Saud Bin Ahsen|
Urbanization can be defined as the increase in population in urban areas rather than rural areas. Urbanization results from three different and not always related processes.
a) natural increase in urban population through higher birth rate/lower death rates in urban areas compared to rural areas;
b) migration from rural to urban areas, or urban areas to peri-urban areas; and
c) increase in population density in particular locations that transform some rural areas into urban areas.
Each of the above three reasons played a vital role in South Asian urbanization. The last two have become increasingly more significant in the past decade and mostly neglected by policy makers (Kugelman, 2013).
People are continuously attracted towards cities which offer better employment and social life along with educational and medical facilities. A major factor contributing to these perceptions, as argued in contemporary development literature, are both misconceptions and underestimations of actual poverty in urban spaces.
The governments do not understand the importance of following holistic city plans in line with strong urban and housing policies, the direction of urbanization will keep producing the negative impacts
Due to the high-income disparity in cities, GDP and income statistics when averaged out delineate an untrue picture of urban livelihoods, where poverty is hidden in crevices of developed spaces. This leads to an increase in migration from rural to urban, which alongside the increase in population exerts pressure on public services, but also spurs the informal housing market to feed the housing shortages caused by inadequate planning.
Like other countries in the world, Pakistan also endorses international agreements like United Nations Vancouver Declaration on Human Settlements in 1976 with ensuring adequate and decent housing for all. Moreover, Article 38 (D) of the Constitution of Islamic Republic of Pakistan recognizes housing or shelter as a basic right of people of Pakistan: “Provide basic necessities of life, such as food, clothing, housing, education and medical relief, for all such citizens, irrespective of sex, caste, creed or race, as are permanently or temporarily unable to earn their livelihood on account of infirmity, sickness or unemployment”. But actual situation is quite contrary to the constitutional provisions.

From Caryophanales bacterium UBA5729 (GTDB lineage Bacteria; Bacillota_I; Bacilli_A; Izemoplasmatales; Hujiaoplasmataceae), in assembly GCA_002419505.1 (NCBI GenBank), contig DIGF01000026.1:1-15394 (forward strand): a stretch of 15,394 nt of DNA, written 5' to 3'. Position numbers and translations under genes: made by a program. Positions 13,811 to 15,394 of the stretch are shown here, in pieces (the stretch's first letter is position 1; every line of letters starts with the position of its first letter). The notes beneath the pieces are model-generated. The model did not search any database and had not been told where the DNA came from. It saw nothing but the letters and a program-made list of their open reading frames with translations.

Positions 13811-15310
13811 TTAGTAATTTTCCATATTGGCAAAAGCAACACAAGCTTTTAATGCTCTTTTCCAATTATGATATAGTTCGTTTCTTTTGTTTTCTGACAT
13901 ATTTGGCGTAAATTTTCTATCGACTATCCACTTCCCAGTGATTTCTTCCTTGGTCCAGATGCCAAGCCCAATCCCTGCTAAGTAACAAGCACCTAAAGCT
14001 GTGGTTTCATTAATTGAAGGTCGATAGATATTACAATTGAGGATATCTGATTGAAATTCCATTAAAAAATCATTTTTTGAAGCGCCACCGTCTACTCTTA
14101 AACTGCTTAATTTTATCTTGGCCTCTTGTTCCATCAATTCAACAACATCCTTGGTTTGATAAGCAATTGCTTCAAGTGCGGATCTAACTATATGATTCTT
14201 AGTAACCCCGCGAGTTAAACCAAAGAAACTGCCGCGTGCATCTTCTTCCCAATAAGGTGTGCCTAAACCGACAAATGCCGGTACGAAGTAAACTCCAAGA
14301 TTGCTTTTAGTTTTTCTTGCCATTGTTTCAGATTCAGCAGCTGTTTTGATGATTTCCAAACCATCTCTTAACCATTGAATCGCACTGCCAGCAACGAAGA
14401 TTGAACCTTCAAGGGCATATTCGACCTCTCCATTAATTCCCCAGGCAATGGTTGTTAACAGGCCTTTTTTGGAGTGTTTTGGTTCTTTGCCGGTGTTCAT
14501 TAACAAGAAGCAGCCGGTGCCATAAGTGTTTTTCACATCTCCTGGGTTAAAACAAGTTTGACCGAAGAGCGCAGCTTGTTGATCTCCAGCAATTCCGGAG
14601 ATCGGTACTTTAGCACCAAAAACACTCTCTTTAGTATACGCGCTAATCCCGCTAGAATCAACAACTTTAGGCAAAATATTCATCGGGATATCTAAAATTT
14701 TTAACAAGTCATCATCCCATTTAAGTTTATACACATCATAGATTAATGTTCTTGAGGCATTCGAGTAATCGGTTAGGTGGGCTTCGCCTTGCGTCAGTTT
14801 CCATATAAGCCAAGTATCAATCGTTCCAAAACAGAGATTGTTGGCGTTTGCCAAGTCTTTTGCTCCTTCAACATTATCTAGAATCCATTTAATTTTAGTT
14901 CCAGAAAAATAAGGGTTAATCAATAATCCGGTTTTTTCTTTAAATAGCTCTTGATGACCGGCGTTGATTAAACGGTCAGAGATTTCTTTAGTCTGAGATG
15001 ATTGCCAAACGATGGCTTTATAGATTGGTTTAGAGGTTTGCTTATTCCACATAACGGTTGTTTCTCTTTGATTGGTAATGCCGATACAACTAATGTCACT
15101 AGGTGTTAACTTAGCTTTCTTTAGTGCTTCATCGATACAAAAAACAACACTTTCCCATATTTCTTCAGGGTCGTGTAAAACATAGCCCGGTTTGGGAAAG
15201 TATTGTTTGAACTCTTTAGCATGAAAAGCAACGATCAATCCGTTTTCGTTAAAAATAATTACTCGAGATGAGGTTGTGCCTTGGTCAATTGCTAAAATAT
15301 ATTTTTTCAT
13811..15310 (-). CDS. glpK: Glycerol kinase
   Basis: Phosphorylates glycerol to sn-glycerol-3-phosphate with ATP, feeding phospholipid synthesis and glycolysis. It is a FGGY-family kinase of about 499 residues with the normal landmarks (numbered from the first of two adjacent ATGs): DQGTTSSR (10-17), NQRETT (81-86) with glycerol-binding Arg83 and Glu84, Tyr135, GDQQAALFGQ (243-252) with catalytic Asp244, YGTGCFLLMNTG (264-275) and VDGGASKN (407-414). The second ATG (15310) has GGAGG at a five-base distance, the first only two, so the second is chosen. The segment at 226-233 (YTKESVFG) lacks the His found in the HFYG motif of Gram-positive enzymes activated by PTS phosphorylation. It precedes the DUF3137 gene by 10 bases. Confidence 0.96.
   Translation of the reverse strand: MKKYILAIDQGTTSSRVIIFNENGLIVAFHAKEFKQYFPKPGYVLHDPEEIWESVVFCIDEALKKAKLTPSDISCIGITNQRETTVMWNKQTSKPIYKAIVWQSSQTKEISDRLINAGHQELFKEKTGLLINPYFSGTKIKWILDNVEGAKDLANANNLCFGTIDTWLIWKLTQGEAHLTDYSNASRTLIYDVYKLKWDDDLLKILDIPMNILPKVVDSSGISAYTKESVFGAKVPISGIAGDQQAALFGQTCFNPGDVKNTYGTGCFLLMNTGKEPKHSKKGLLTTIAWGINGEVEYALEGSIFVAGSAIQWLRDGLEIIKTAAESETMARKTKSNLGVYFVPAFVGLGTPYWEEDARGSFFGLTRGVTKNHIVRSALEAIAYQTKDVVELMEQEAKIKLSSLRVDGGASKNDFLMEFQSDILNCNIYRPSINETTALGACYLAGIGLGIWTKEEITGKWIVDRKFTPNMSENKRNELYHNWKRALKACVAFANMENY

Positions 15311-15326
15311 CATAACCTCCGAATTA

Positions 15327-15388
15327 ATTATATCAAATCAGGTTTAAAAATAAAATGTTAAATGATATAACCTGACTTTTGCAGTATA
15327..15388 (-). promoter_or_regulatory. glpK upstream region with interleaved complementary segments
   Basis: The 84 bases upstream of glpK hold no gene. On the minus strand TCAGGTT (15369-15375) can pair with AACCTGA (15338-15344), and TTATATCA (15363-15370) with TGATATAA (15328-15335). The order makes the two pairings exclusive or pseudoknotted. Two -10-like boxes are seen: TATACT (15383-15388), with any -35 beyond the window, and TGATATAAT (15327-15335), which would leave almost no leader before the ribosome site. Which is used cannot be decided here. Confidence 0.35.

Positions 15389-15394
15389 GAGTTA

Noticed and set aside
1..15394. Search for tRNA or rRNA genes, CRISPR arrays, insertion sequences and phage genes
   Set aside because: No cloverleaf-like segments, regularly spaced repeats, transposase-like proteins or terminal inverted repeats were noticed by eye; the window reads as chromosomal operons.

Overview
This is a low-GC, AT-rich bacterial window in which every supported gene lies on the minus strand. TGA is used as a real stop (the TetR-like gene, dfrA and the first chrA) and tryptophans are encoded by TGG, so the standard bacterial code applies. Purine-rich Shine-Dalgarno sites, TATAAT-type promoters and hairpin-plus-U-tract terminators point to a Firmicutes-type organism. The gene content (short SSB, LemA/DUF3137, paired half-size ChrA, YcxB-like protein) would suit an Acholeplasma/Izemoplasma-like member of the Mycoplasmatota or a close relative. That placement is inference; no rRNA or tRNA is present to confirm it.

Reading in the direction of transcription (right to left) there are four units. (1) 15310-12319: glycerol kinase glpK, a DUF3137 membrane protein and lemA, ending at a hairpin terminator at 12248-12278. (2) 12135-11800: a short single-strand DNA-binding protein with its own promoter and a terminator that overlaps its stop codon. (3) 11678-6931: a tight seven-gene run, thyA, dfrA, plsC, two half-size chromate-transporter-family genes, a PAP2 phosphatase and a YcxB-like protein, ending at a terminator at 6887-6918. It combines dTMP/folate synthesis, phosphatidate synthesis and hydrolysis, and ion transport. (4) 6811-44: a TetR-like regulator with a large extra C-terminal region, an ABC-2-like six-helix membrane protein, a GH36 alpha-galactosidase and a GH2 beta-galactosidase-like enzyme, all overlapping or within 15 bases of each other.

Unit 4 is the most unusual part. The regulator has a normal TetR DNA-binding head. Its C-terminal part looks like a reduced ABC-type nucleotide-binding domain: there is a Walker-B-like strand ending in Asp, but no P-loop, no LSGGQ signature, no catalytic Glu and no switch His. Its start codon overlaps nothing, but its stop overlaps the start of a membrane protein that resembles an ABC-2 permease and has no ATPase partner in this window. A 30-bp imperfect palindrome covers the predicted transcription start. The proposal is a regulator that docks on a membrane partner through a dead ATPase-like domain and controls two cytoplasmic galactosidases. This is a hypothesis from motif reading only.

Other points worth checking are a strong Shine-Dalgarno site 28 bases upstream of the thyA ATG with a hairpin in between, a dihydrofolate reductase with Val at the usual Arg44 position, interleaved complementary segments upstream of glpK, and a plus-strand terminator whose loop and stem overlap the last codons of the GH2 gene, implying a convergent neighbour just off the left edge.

Provincial and local governments should be given the financial and technical capacity, and the administrative responsibility to understand that a sound urban and housing policy will create the positive urbanization
The housing crisis in Pakistan started right after the creation of Pakistan, which triggered an inflow of refugees in Pakistan. The Urban housing of Pakistan has increased complex as well as advanced in degree and multifaceted nature since then. Spatial development of settlements towards external bearings of urban communities and monetary advancement, for instance, has set off the requirement for an extensive variety of new urban administrations and requested principal revamping of political and authoritative establishments.
Additionally, there are a lot of variables like asset imperatives, mechanical changes, rising desires, defilement and chances to work abroad, that have influenced and thusly have been influenced by, urban life. All things considered, it changed the way of urban issues as well as necessities, objectives, and goals of urban advancement; likewise, the social plan of urbanization, have been changed.
The nature of housing units is likewise at the lower side as Pakistan is positioned eighth among the ten nations that on the whole hold 60 percent of substandard housing over the world. Karachi, one of the world’s quickest developing megacities, positioned second most minimal in South Asia and 6th least on the planet on the Economist Intelligence Unit’s 2017 liability index. But livability index not only covers housing but also other factors like transport facilities, civic services health facilities, environmental conditions etc. this situation is alarming and needs the attention of policy makers for immediate remedy.
A joint venture of Private Housing Companies and banks can be framed by all provincial governments who will give contract advances for social housing to lower and lower middle-income groups as in Aashiana Housing Scheme in Punjab